Urban areas lack green spaces to absorb rainfall, causing pollution and flooding. The Cities of Service Storm Busters Blueprint creates green spaces and improves waterways to decrease storm damage.
Ideally, when rain falls, the water is absorbed and filtered by a natural collection system of soil, plants, and trees. All too often, however, overdevelopment leaves a city with little green space and too few plants and trees. Mayors are recognizing the value of creating and preserving their cities' green infrastructure as an effective approach to stormwater management.
To ensure success, the mayor's office engages appropriate city leads, technical experts, and local partners involved in green infrastructure, environmental sustainability, and volunteer management. The mayor's office also secures donations and grant funding. Volunteers assist in planting and caring for trees and rain gardens, cleaning up waterways, and restoring river banks.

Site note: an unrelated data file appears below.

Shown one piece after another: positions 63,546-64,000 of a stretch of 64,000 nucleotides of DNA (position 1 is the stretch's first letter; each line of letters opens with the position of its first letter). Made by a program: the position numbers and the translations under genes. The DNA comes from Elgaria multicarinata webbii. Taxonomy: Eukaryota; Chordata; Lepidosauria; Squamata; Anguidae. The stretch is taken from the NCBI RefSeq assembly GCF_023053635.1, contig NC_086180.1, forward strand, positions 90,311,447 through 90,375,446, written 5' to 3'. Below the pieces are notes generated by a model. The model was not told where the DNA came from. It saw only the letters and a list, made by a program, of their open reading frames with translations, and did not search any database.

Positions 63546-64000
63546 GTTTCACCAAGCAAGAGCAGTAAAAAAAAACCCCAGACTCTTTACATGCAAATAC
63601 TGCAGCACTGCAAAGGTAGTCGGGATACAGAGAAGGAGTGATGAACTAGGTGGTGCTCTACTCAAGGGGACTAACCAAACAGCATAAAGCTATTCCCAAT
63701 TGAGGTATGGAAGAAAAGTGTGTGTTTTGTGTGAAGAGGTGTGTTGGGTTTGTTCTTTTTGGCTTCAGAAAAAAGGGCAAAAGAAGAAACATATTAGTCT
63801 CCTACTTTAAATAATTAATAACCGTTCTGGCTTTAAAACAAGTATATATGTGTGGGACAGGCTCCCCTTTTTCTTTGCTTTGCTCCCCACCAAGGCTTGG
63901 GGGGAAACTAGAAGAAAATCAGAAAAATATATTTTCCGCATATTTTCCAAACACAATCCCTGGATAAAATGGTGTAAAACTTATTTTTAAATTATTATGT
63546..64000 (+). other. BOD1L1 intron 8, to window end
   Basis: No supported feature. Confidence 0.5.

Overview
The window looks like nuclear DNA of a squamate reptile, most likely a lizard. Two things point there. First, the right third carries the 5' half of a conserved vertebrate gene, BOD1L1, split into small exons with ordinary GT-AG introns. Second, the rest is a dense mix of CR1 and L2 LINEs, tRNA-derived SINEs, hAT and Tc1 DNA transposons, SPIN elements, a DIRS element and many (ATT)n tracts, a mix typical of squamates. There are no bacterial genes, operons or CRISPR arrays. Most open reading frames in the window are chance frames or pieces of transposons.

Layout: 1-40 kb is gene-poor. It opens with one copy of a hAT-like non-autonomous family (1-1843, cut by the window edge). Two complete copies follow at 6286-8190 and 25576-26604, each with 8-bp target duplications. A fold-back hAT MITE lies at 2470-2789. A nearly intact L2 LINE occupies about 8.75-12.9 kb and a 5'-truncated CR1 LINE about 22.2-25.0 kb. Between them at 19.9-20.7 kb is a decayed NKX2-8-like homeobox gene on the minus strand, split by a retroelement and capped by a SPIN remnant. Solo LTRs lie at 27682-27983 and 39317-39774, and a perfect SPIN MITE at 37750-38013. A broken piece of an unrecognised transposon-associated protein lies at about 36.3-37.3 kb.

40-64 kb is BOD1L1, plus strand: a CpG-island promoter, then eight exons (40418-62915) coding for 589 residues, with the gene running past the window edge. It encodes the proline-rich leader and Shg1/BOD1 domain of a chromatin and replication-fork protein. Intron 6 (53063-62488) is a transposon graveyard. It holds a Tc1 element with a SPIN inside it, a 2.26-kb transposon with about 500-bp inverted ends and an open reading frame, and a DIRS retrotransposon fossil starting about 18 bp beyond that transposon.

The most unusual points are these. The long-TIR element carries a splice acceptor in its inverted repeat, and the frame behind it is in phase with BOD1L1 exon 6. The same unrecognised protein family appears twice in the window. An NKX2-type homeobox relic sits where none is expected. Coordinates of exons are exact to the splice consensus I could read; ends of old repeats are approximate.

Executing The Plan
Environmental organizations, neighborhood groups, faith-based groups, youth and adult service organizations, local colleges, and corporate volunteers can be great partners for Stom Busters projects. Volunteers can choose to serve in four different types of projects: tree plantings, tree buddies (caring for the trees during their first year), rain garden plantings, and waterway clean-ups.
Collecting data on the impact of Storm Busters is essential for demonstrating results and partners are key to metrics collection. Required metrics include: number of trees planted, amount of rainwater runoff mitigated, number of rain gardens planted, amount of waterways cleaned, and square footage of riverbanks restored by tree plantings and invasive species removal.